NEW YORK (AP) — Banker-turned-reliever Nate Fisher found out the hard way Monday that baseball really is a numbers game.
A day after a sparkling major league debut that brightened the sports world, Fisher was cut by the New York Mets.
The NL East leaders made the move heading into the two-game Subway Series against the New York Yankees. In fact, Fisher actually was in the Mets’ clubhouse at Yankee Stadium two hours before game time, then was designated for assignment.
Now completely off the 40-man roster, Fisher could be traded or placed on waivers during a seven-day period. If unclaimed, he could be assigned outright back to the minors with the Mets.
The move came while many were still reveling in the sheer improbability of Fisher’s path.
On Sunday, the 26-year-old lefty who had once given up his hopes of a baseball career for a job in the financial world dazzled in his debut.
Fisher threw three scoreless innings of one-hit relief to give the Mets a chance in a game they eventually won 10-9 over the Phillies.
From determining whether to approve commercial loans at the First National Bank of Omaha in Nebraska in June 2021 to pitching a pennant race at Citizens Bank Park in Philadelphia in 2022.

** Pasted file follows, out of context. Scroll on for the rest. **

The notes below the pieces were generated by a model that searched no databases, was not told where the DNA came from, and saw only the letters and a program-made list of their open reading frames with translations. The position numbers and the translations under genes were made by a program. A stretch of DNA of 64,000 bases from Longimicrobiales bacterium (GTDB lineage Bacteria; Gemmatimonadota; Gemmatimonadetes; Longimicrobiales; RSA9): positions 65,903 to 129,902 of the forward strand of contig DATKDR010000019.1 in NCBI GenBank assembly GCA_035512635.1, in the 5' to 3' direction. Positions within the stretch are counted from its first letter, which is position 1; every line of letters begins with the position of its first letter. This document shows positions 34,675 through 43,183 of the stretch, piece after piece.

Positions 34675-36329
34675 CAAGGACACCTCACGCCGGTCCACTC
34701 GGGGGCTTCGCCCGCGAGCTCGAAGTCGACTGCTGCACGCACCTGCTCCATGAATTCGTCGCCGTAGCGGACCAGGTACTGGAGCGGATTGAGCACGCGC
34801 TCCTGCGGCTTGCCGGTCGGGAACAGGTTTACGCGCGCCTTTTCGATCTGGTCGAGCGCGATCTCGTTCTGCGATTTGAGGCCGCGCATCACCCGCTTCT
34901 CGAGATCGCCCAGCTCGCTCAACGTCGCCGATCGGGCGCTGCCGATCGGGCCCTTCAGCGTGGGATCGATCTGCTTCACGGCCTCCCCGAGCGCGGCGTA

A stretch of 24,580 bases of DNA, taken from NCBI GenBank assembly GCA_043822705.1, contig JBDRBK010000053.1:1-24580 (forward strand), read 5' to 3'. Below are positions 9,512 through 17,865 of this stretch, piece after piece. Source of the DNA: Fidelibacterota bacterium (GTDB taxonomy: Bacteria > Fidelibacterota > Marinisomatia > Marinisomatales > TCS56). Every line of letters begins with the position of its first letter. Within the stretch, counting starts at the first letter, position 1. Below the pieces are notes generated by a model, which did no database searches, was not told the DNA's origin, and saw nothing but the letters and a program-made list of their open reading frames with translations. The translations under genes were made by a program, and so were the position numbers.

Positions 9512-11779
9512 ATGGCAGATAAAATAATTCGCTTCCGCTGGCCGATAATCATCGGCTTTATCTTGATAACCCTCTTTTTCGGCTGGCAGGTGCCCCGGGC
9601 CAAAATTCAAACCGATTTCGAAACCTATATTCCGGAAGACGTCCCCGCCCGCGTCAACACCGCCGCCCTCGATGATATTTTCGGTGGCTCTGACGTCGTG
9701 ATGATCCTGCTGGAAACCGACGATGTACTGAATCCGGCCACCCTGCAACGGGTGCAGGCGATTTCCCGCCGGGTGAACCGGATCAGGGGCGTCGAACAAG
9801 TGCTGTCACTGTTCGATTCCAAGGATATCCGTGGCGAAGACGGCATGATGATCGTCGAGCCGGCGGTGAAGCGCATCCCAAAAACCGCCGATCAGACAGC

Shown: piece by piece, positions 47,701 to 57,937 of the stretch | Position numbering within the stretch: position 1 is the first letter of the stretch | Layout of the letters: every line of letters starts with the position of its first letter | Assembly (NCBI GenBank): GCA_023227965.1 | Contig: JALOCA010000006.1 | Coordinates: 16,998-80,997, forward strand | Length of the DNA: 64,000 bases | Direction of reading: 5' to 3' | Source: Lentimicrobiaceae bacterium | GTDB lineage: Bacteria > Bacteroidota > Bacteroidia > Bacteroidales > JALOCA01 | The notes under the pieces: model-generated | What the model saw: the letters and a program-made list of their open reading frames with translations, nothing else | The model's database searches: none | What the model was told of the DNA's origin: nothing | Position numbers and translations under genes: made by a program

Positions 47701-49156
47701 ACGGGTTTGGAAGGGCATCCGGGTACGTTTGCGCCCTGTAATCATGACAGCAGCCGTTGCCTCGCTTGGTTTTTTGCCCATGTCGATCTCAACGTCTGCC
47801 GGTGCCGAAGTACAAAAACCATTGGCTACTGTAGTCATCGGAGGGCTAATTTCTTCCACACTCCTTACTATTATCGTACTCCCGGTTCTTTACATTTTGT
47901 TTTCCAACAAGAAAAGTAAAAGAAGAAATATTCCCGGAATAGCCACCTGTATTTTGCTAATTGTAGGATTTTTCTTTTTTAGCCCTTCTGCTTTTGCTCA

“It’s pretty surreal right now,” Fisher said after the game. “I’m so thankful and so blessed for the opportunity. It hasn’t even sunk in yet.”
Fisher gave up one hit, walked two and struck out one. His outing spanned a 46-minute rain delay, making his work even more valuable.
When he was introduced and made his way to the mound to begin the fifth inning, the fans weren’t the only ones wondering about this newcomer.
“I didn’t even know who this guy was when he came into the game today,” said Mark Canha, who hit two home runs in the win.
But going into these matchups against the Yankees, Fisher likely wouldn’t have been able to pitch after his long outing. And with the Mets needing fresh arms, he was let go.
Fisher wasn’t drafted out of the University of Nebraska, then pitched 12 games at Single-A for the Seattle Mariners organization in 2019.
In the wake of COVID-19 uncertainty, Fisher left baseball and joined a former coach in the banking world in 2020 in his hometown. He re-signed with the Mariners last summer and reached Triple-A.
This year in the Mets system, Fisher was 0-1 with a 3.77 ERA in 12 games at Double-A Binghamton and 1-2 with a 3.12 ERA in 12 games at Triple-A Syracuse before his call-up prior to Sunday’s game.
And hours later, he was on the mound.
“This is my dream,” he said after that outing — for now, his only big league appearance.
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